Why do Potamophylax Cingulatus (Steph.) (Trichoptera) Larvae Aggregate at Pupation?
In stream-living Potamophylax cingulatus, current velocity was found to be an ultimate factor in guiding settlement of the larvae prior to pupation, areas of high current velocity being avoided. In areas suitable for pupation, i.e. in a low current regime, the larvae formed aggregations only under certain stones. Most pupae were found in large (> 40 inds.) aggregations, where also hatching success was highest. Infestation by a chironomid larva, Polypedilum fallax Joh., peaked at intermediate aggregation size. We suggest pupal aggregations to be formed in order to reduce the risk of becoming a victim of the chironomid.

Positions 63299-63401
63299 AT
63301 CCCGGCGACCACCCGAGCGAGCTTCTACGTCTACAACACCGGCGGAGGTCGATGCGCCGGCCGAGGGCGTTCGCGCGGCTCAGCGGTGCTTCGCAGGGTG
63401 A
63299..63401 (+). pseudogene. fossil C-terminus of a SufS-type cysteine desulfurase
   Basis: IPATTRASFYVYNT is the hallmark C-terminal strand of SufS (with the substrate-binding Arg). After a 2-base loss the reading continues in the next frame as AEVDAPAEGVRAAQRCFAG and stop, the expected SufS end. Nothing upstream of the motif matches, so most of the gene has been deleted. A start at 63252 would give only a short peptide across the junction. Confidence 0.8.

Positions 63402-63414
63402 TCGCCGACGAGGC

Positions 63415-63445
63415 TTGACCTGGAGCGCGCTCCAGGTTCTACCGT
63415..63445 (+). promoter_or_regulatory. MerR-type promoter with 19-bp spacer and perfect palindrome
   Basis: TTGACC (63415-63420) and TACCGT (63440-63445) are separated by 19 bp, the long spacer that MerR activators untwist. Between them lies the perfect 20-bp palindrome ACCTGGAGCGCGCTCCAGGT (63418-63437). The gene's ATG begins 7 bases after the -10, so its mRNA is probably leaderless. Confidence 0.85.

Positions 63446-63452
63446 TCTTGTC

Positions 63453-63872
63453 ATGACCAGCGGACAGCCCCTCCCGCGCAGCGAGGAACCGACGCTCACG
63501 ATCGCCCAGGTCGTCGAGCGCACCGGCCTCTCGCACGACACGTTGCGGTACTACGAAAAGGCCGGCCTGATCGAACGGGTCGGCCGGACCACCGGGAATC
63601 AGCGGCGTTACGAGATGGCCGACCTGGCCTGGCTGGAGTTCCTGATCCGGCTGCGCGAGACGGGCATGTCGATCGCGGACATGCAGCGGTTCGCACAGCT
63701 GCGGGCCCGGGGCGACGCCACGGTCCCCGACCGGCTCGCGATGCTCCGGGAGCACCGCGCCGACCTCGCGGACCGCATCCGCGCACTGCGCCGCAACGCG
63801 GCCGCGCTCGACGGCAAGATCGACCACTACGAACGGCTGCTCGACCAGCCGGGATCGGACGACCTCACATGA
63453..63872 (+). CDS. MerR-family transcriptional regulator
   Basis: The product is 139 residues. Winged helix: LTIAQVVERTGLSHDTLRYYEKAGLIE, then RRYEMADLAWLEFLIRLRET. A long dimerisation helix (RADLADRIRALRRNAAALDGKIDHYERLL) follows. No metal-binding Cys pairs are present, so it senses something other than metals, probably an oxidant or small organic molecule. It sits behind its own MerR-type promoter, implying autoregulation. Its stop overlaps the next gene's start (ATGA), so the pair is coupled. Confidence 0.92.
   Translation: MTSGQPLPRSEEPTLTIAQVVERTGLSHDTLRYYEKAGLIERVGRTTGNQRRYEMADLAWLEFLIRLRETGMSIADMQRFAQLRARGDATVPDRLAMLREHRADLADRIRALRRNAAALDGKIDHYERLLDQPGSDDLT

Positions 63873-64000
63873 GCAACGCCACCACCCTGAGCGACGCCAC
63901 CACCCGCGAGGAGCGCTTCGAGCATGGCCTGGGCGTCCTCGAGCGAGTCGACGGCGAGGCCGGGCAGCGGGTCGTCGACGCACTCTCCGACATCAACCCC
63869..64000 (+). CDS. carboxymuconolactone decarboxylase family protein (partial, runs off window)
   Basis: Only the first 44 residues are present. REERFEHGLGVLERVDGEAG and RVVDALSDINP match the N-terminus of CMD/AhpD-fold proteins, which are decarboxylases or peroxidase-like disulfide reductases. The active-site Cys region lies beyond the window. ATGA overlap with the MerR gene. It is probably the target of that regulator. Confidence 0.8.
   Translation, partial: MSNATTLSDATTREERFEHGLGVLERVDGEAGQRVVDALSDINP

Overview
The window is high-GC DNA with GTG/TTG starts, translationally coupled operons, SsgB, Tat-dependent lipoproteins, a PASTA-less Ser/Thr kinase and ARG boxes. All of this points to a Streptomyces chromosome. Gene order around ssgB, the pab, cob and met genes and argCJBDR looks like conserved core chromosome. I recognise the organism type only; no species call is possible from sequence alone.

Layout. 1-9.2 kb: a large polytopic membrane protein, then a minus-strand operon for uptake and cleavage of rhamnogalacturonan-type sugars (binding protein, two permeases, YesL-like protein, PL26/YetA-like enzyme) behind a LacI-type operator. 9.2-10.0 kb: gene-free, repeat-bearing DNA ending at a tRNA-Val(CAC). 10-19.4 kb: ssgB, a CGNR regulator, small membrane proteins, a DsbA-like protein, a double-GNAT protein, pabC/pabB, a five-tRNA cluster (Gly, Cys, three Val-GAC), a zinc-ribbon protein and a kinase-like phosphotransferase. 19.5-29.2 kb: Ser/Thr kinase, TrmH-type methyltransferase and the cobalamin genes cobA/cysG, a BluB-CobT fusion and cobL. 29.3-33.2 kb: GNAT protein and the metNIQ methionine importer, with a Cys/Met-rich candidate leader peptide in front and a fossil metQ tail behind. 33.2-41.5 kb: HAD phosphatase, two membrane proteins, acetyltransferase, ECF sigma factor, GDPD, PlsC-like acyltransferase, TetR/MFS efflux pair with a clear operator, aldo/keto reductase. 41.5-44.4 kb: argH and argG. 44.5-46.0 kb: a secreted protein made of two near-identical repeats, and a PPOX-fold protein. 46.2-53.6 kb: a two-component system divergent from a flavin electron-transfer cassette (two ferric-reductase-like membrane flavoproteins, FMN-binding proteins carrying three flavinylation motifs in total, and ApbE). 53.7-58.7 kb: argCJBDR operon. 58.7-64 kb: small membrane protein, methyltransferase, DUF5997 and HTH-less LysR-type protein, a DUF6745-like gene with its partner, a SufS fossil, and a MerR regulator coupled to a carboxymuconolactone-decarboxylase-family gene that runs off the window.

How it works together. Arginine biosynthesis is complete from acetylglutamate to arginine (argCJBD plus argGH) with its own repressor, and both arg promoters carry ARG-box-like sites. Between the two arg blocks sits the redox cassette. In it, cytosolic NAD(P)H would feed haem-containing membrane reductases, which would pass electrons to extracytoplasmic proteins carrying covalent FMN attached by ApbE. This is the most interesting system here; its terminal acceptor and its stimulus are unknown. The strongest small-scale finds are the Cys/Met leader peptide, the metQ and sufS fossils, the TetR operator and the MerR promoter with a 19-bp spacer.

KeywordsCurrent Velocity Large Aggregation Hatching Success Infestation Rate Downstream Part
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